It's hardly a secret that Green Bay Packers quarterback Brett Favre doesn't much look forward to training camp anymore. And for that you'll have to forgive him.
Thirteen years in the NFL will do that to a guy.
But make no mistake, Favre still lives for game days and yearns to get back to the Super Bowl. And if the early energy of training camp is any indication, Favre thinks he's leading a team that has the potential to get there.
"I like our chances," Favre said Wednesday in his first meeting with Wisconsin media since June mini-camp.
"We have a real young team, but there's a lot of potential there on both sides of the ball. And I know it's (just) three practices, but you always can tell. This is 13 years for me, and these guys are flying around."
While the nightmare playoff loss to the Atlanta Falcons still lingers amongst the memories of 2002, it can't be ignored that the Packers return several key players from a team that won 12 games last year, despite a slew of injuries.
To put that in perspective, in the last 40 years the Packers have won more than 12 regular-season games only twice: the Super Bowl seasons of 1996 and 1997.
And when asked to compare this year's squad to those teams, Favre suggested that in some ways the current crop might be superior.
"I think we have better skills, more talent, more speed, and that's both sides of the ball," Favre said. "There's just a lot less experience. And you can go across the board."
One position Favre noted for its inexperience was wide receiver, where Donald Driver returns from a nine-touchdown season as the undisputed leader. After Driver's 107 career catches, the Packers' next three returning receivers, Robert Ferguson, Javon Walker and Karsten Bailey, have just 54 combined.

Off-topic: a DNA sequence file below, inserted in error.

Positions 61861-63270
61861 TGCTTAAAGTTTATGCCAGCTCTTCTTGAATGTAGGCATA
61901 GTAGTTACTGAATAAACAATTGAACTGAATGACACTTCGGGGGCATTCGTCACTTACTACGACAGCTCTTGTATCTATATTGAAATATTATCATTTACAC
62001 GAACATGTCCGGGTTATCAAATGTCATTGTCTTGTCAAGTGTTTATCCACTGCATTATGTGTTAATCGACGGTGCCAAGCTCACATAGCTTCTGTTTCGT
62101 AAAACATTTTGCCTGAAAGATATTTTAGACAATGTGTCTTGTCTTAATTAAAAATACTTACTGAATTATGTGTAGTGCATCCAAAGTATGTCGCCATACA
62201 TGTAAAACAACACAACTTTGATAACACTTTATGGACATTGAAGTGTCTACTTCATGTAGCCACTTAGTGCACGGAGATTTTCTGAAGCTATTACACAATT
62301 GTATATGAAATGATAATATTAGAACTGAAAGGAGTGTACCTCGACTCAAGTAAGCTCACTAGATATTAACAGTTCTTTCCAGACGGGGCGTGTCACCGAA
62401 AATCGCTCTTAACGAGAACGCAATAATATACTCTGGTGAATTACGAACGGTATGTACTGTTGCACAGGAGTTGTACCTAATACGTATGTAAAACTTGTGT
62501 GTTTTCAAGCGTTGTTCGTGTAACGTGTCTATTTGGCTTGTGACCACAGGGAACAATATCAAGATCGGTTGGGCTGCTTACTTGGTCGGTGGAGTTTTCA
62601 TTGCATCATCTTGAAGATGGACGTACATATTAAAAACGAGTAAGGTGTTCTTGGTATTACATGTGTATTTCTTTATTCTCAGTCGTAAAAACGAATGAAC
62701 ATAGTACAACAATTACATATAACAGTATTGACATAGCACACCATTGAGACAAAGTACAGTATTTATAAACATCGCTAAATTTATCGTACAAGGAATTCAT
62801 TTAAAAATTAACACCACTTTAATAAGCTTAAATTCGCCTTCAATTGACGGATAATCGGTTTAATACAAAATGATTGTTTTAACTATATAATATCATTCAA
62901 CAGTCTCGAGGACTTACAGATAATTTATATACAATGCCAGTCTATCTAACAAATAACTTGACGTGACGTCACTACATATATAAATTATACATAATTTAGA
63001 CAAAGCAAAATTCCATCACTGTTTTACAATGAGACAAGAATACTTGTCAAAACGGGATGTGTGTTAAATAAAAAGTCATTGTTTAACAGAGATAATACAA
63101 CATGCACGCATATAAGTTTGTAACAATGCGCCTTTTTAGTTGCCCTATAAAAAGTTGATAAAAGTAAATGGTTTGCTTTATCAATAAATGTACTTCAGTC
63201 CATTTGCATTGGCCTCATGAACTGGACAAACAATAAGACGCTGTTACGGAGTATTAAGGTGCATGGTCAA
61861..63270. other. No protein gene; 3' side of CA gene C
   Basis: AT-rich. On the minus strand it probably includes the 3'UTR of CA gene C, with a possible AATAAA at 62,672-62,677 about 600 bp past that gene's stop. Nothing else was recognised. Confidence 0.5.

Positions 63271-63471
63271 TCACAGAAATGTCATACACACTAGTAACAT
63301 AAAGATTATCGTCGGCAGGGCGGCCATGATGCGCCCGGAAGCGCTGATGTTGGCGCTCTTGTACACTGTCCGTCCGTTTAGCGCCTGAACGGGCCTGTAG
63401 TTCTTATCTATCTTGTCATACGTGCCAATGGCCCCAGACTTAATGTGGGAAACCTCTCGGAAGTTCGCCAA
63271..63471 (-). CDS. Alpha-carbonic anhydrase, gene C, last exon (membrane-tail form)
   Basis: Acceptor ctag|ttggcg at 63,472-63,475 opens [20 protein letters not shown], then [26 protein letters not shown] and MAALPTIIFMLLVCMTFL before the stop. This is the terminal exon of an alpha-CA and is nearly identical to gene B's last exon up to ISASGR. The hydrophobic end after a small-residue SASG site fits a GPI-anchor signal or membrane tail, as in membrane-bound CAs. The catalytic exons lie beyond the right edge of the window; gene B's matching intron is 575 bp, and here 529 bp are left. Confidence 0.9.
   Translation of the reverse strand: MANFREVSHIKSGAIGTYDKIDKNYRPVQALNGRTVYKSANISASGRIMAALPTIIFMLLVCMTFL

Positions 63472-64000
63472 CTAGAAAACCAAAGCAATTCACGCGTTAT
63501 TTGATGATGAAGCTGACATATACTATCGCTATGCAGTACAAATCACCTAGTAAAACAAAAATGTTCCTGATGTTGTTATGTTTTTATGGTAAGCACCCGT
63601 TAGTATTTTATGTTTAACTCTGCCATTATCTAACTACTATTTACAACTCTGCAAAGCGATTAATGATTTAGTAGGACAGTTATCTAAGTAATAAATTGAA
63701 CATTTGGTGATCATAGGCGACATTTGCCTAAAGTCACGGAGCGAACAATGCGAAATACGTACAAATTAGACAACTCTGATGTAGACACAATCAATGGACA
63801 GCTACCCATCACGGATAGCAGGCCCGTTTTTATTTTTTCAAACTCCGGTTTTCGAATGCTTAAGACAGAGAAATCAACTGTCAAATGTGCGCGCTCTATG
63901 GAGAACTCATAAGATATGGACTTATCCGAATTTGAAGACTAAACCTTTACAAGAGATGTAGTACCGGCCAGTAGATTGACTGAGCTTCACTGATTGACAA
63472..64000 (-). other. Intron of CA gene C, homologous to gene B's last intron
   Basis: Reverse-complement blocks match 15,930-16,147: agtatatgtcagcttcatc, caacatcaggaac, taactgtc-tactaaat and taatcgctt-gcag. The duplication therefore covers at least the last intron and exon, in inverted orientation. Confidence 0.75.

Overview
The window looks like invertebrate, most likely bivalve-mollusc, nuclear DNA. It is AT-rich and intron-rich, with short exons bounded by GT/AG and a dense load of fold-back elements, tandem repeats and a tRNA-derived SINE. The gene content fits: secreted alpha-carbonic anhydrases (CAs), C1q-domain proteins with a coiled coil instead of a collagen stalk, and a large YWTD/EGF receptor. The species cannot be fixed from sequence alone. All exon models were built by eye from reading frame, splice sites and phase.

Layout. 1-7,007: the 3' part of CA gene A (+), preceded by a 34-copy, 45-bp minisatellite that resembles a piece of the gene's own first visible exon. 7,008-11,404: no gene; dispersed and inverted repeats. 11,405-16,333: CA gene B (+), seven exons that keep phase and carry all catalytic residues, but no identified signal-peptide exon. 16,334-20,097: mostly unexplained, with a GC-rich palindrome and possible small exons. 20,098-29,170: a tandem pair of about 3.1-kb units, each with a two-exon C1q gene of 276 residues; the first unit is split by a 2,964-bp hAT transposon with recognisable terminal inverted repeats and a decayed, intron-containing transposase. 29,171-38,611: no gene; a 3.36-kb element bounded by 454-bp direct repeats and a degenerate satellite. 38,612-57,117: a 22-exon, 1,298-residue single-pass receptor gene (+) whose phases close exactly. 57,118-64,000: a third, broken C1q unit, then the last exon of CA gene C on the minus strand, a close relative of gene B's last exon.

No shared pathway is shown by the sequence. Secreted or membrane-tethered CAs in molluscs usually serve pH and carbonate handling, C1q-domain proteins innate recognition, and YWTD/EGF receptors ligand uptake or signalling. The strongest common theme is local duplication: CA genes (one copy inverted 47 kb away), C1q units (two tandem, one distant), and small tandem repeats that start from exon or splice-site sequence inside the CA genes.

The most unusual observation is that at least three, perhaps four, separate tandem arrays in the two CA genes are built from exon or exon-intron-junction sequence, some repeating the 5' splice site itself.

But if the wide receiver position highlights the Packers' youth, it also illustrates their potential. After all, Driver had only 37 catches going into last season, and he ended up in the Pro Bowl.
In Favre's mind, who's to say that other players won't make the same leap, once given the opportunity?
"Obviously our organization feels like we're going to bat with some young players who can play," Favre said. "We're going to give them a chance. And I like that."
It's been five seasons since the Packers last went to a Super Bowl, or even an NFC Championship game. And while Favre reiterated once again Wednesday that he doesn't know when he'll retire from the NFL, there's a good chance he has fewer than five years left.
If that's the case, you might think Favre is feeling an extra sense of urgency heading into 2003. But desire is an area in which the 33-year-old has never been lacking.
"I was very fortunate early in my career to win a Super Bowl and have a lot of good things happen to me," Favre said. "But I never thought it was easy ...
"You should always have a sense of urgency, because in this game, one injury can end it all and you never know. And to get the chance to go to the playoffs, it's something special. But here in Green Bay, going to the playoffs is not enough."
The Packers need look back only one season to be reminded of the fine line between success and failure. On the road to the Super Bowl, even one pothole can stop a team dead in its tracks.
But Favre believes this year's Packers team could have enough to go the distance.
"We have a good chance," Favre said. "I'm not going to sit here and make predictions.
"We should be in the playoffs. Something's wrong if we're not. But we have a good shot to go all the way, and we have to feel that way as a team."
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